ALBANY, N.Y. May 9, 2012 - In the latest in a series of success stories about the state's public education system, a national magazine ranks New York second in the nation in the number of "gold medal" high schools that are doing an exemplary job of preparing students for college.
New York State United Teachers, however, said today that deep cuts in state aid to school districts, the new tax cap and a broken state testing system threaten to undermine that high level of student achievement.
U.S. News and World Reports, in its current edition ranking "America's Best High Schools," rated New York second to California with 68 "gold medal" high schools, while awarding 174 high schools "silver medals" and 128 "bronze medals" based on student performance on a wide range of measures, including Advanced Placement exams. Hundreds of additional New York high schools also made the list of 22,000 successful high schools, but did not receive medals in the magazine's rankings.
"This is just another affirmation that dedicated and talented teachers who, every day, put students first provide a winning formula in what truly is an exemplary public education system," said NYSUT President Richard C. Iannuzzi. "Of course, that same level of success is not yet in every school district and we still face many challenges, including the question of how long New York can stay at the top in the face of deep state aid cuts; an onerous property tax cap; and a broken testing system that is narrowing the curriculum and hurting children."
Iannuzzi noted that state operating aid for schools in 2012-13 will be $1.1 billion less than in 2008-09, while an undemocratic tax cap is crippling the ability of local communities to raise money to make up the difference by allowing 40 percent of voters to dictate how much is invested in school programs. Advanced Placement courses, which help New York succeed in national rankings, have been chopped in virtually every school district, denying high-achieving students opportunities to demonstrate their academic prowess.
Meanwhile, NYSUT Vice President Maria Neira noted that teachers are increasingly concerned that the unrelenting focus on state tests is having a harmful effect on students while hindering real learning. Delegates to the union's recent Representative Assembly adopted a resolution urging the State Education Department to reduce the focus on questionable standardized tests in favor of other measures of student learning that are more "accurate, fair and appropriate."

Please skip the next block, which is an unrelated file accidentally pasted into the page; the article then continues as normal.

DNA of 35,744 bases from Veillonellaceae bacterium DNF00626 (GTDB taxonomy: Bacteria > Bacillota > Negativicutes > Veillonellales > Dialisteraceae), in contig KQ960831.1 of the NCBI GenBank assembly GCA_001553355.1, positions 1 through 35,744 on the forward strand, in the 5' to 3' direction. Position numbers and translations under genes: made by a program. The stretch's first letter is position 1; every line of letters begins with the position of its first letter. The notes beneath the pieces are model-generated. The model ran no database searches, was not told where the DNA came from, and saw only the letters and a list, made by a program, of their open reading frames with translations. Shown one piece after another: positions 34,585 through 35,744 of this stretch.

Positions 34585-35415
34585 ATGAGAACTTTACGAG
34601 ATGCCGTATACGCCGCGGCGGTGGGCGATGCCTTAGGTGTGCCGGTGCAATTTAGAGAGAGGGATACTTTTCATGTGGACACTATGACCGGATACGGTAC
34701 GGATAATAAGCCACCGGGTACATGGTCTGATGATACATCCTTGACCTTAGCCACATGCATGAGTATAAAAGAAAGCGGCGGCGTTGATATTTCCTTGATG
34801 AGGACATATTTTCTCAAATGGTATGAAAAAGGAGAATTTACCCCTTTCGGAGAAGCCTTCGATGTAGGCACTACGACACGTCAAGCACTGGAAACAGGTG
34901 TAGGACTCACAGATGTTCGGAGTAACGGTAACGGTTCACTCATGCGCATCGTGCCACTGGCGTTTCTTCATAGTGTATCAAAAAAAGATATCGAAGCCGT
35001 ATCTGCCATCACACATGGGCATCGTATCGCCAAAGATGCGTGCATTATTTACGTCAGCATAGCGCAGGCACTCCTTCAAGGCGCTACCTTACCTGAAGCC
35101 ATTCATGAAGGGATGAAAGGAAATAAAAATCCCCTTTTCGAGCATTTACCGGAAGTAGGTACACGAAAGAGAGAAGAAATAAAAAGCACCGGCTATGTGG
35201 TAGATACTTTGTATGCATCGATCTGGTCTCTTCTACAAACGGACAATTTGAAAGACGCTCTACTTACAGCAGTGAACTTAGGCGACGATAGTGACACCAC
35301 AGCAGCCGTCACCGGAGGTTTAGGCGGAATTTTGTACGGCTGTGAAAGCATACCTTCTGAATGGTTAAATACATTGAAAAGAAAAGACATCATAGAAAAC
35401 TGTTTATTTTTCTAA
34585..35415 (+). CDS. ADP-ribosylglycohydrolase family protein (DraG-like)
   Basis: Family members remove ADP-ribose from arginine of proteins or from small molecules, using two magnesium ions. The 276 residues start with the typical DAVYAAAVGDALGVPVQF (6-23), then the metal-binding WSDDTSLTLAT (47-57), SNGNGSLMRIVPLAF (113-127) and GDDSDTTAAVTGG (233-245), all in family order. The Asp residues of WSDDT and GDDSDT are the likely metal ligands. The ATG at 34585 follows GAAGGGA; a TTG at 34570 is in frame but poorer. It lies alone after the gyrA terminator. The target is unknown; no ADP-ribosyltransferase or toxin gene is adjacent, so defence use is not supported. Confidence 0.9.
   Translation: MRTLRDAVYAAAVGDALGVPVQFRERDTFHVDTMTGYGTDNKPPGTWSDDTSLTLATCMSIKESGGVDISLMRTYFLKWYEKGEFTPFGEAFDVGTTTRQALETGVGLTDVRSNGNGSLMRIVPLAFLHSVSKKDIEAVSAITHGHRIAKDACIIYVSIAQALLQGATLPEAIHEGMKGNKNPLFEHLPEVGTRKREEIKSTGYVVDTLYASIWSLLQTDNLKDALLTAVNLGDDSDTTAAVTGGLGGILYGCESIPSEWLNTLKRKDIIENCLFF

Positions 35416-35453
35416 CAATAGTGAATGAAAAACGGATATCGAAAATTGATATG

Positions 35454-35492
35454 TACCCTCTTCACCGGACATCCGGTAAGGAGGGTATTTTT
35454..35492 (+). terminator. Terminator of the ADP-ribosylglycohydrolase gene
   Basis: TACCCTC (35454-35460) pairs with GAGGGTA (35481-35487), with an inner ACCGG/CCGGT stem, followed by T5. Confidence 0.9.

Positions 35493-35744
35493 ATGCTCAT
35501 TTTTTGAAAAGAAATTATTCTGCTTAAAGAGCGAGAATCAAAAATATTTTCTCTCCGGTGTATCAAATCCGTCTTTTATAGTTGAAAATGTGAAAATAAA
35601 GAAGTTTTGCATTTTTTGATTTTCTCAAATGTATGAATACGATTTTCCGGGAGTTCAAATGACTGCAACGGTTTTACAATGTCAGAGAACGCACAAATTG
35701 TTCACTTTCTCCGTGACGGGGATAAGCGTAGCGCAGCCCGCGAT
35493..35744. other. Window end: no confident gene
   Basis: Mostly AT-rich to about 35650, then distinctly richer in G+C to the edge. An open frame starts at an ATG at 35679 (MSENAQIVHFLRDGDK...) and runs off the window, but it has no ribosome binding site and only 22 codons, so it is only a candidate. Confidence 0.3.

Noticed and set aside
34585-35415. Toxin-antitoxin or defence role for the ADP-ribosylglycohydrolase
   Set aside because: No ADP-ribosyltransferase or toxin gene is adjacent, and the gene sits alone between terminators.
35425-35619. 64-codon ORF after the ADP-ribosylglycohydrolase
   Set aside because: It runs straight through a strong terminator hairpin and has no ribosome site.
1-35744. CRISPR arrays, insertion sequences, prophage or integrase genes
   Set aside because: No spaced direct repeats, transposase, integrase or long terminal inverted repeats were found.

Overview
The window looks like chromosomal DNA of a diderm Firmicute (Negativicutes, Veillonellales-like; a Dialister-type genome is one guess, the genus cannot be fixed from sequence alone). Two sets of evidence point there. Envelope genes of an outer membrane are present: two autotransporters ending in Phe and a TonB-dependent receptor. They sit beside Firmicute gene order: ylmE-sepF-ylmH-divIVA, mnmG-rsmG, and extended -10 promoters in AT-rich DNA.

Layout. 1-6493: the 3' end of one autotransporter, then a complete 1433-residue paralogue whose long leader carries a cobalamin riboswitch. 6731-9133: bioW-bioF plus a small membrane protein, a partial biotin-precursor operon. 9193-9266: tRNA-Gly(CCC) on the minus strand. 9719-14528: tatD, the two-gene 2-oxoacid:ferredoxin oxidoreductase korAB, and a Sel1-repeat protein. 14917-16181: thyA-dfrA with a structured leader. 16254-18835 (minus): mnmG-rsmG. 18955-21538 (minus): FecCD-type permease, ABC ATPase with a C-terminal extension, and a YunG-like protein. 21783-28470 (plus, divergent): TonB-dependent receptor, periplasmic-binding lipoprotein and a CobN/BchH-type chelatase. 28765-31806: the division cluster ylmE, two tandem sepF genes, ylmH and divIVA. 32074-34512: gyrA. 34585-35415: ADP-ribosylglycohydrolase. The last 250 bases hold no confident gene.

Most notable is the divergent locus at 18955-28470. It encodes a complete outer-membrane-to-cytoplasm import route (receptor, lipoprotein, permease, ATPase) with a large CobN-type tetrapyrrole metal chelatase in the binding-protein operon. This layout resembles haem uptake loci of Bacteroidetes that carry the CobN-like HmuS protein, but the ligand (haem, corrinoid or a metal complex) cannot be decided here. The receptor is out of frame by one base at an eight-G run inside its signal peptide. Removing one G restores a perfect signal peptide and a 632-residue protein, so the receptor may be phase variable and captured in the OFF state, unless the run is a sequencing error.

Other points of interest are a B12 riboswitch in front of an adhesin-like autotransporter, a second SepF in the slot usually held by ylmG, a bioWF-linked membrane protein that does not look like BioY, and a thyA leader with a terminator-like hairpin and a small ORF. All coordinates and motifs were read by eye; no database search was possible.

Teachers want better tests and the ability to use more of their professional judgment - changes, she said, which would enable them to help even more students show high levels of achievement.
"The State Education Department must do a much better job," Neira said. "Students and teachers deserve tests that are valid, reliable and fair measures of the high level of learning that is taking place in our classrooms."
Still, she noted, the U.S. News and World Reports' rankings underscore the success that dedicated and caring teachers are having despite fiscal challenges. The rankings, she added, are just the latest in a flurry of positive reports about school achievement.
In Education Week's annual "Quality Counts" report released in January, New York schools ranked third in the United States, behind only Maryland and Massachusetts. In each of the six education indicators used for the rankings - chance for success; K-12 achievement; standards, assessments and accountability; teaching profession; school finance analysis; and transitions and alignment - education in New York met or exceeded the national average.
In addition, CNBC issued a report showing that education in New York was tops in the nation in 2011 for what businesses need. More than 100 students from across the state were named semi-finalists in the prestigious Intel Science Talent Search. New York students represent approximately one-third of all the semi-finalists.
"These rankings - presented without the taint of politics or ideology - demonstrate that, despite what some naysayers claim, we're doing a good job and the students in our state are the beneficiaries. It's time we start celebrating our schools," Neira said.
NYSUT, the state's largest union, represents more than 600,000 teachers, school-related professionals, academic and professional faculty in higher education, professionals in education and health care and retirees. NYSUT is affiliated with the American Federation of Teachers, National Education Association and the AFL-CIO.